Before the precept prohbiting sexual intercourse, were the monks "allowed" to indulge in sexual intercourse? Well, there was no rule against it, but they did not indulge in it because they knew very well that it was unsuitable for a renunciate who was striving to achieve the cessation of craving. “Rules are for fools.” That is, the wise do not need rules to tell them what is unsuitable — they know instinctively how to behave.

The same was true before the rule was laid down regarding abstention from alcohol — even to the extent of how much could be held on the tip of a blade of grass. Most monks knew that it was unsuitable for one gone forth. The Group of Six were shameless monks, and it was they who requested the alcohol, not Venerable Sāgata. No doubt they were jealous of the praise lavished on him, and plotted to bring about his downfall.

Of course, heedless people do not even imagine that they are being heedless. They really have no clue about the meaning of "ātapi, sampajañño, satimā, vineyya loke abhijjhā domanassaṃ." When I teach people about the need to meditate for the entire day without a break, they think that it is not following the middle way to practise so long and hard. When I was teaching meditation at Ilford Temple, I once made the people sit for 45 minutes instead of the usual 30, and one of them complained that it was too long. He was one of the heedless Buddhists who saw no harm in drinking intoxicants. One hour is a long time for a beginner, but an experienced meditator should regard that as just an average session. If anyone is really intent on gaining deep insight or realising nibbāna, they should be prepared to strive much harder than that.

To give an analogy: if any lay person just wants to keep fit, an hour a day of jogging or working out in the gym or swimming pool is adequate for good health. If one has aspirations to run a marathon inside 4 or 5 hours, then jogging for an hour a day won't be sufficient. If one wants to win a marathon then one will need to run over 20 miles a day for months or years.
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Re: The 5th Precept

Post by Ben » Sun Jan 22, 2012 9:41 am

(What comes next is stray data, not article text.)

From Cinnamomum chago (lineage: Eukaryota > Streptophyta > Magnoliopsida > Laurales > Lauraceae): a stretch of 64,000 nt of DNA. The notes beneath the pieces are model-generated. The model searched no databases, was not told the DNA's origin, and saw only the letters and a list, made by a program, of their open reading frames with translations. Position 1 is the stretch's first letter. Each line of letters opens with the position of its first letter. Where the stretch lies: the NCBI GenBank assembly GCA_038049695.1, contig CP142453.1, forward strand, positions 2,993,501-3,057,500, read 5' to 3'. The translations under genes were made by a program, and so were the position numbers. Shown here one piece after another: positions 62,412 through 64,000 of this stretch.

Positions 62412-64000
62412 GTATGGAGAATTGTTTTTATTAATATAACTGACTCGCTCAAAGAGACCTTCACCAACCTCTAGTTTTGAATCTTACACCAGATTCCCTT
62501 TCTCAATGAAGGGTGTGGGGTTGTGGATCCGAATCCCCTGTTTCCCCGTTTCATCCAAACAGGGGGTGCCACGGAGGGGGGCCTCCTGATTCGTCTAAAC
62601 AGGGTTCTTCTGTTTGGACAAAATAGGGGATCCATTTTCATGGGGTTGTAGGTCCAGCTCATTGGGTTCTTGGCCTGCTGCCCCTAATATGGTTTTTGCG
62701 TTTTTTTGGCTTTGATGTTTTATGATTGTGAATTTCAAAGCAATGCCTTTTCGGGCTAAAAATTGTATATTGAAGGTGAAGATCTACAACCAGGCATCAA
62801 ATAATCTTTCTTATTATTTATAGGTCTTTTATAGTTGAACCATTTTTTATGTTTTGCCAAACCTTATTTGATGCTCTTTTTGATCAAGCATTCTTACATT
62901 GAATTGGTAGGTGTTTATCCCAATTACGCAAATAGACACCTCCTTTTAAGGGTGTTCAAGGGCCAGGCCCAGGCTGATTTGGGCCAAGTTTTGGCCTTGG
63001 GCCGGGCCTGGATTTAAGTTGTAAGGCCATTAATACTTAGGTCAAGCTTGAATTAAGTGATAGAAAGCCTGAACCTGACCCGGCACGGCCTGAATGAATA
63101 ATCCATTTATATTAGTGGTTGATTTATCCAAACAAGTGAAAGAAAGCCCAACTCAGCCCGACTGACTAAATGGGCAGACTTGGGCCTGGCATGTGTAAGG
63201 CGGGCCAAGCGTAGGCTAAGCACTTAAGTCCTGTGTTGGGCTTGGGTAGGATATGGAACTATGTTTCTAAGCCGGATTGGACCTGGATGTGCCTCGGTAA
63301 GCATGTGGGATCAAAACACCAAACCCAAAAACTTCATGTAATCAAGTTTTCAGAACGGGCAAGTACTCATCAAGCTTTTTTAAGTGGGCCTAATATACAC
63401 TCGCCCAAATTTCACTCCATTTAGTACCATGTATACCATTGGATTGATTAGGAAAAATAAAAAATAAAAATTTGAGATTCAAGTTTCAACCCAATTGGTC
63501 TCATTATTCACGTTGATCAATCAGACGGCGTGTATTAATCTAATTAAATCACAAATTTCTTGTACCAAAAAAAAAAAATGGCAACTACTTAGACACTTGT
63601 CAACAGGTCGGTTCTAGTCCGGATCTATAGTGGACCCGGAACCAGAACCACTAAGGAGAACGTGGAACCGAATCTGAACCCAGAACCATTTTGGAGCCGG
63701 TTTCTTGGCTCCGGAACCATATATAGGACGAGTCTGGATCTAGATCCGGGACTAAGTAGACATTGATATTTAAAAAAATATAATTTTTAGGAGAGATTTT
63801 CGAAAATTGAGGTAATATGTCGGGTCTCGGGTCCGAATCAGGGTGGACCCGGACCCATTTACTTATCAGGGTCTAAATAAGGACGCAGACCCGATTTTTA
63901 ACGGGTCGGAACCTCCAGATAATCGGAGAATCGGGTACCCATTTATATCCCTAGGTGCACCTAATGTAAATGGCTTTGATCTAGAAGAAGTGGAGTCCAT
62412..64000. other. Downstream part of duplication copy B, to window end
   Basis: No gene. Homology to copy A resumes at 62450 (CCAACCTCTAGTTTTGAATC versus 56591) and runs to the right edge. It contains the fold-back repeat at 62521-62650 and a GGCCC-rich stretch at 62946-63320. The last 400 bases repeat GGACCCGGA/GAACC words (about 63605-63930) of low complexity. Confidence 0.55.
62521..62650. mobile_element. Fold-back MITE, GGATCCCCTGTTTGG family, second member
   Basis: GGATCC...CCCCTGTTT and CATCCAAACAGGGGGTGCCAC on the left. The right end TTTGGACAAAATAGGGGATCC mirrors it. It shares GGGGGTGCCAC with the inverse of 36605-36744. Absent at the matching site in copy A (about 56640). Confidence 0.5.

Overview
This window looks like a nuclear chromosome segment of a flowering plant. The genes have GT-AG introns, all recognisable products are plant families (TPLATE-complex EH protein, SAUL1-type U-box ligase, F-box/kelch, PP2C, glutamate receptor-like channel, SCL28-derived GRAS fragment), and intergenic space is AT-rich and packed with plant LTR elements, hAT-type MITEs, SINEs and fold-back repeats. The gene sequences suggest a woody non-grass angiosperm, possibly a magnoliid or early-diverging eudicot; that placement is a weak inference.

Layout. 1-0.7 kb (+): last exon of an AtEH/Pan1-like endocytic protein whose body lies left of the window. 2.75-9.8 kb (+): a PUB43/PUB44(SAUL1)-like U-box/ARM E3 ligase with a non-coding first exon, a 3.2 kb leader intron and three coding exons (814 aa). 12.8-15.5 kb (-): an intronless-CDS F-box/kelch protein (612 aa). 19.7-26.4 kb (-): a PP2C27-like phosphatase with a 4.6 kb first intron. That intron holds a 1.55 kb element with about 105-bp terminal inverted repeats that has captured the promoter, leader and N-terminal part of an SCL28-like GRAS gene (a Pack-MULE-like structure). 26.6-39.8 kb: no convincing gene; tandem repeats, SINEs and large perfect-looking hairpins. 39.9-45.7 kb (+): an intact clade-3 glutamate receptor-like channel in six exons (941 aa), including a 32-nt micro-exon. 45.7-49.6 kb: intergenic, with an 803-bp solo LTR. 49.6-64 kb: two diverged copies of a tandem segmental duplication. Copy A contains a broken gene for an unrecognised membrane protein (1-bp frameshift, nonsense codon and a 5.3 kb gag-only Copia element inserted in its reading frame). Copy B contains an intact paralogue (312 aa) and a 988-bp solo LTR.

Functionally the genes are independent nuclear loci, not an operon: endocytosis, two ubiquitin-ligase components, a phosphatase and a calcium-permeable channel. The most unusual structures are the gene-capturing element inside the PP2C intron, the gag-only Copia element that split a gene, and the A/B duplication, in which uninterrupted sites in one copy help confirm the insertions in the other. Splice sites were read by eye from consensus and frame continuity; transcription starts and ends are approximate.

Well said, Bhante!
“No lists of things to be done. The day providential to itself. The hour. There is no later. This is later. All things of grace and beauty such that one holds them to one's heart have a common provenance in pain. Their birth in grief and ashes.”
- Cormac McCarthy, The Road

Learn this from the waters:
in mountain clefts and chasms,
loud gush the streamlets,
but great rivers flow silently.
- Sutta Nipata 3.725

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Re: The 5th Precept

Post by mirco » Sun Jan 22, 2012 11:40 am

Samvega wrote: What is interesting is how often the 5th precept seems to be missing from that otherwise exhaustive list. What does this mean? Does this mean that the Buddha perhaps attributed less importance to this precept than he did the others?
Whenever I heard a Theravada teacher say something on the fifth precept, it was something like:
Breaking this precept will open the doors for breaking the other precepts.

Maybe it is too obvious, that intoxication causes and feeds strong mental hindrances, that the Buddha did not need to stress that one.

"An important term for meditative absorption is samadhi. We often translate that as concentration, but that can suggest a certain stiffness. Perhaps unification is a better rendition, as samadhi means to bring together. Deep samadhi isn't at all stiff. It's a process of letting go of other things and coming to a unified experience." - Bhikkhu Anālayo

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Re: The 5th Precept

Post by Hickersonia » Sun Jan 22, 2012 12:21 pm

For whatever it is worth, coming from another person who used drink: I never thought of myself as heedless until I was reading Bikkhu Bodhi's "Going for Refuge" and got to the part about the Fifth Precept. I had recently finished a 24oz beer and it dawned on me that I was having a terrible time focusing - I found myself skipping words/sentences, having to reread a lot of it in order to understand. Part of my mind seemed to be acting in aversion to the act of reading ideas that demanded change.

It was at that moment when I decided I was done with it, and the benefits have been profound to me. I have come to realize that I was indeed much more receptive to committing acts that were, ultimately, violations of the first four precepts without my even realizing it. In other words, my practice of sila was entirely stalled to account of 2 of 3 beers a night.

Let's not even get started to issues of mental clarity, memory retention, or basic compassion, all of which seem to have improved.

So I caution anyone who drinks and suggest that we all examine our motives and rationalizations for any behavior that is contrary to that which the Buddha spoke of as wholesome.

*edited post because of an error I couldn't fix on my mobile device earlier today*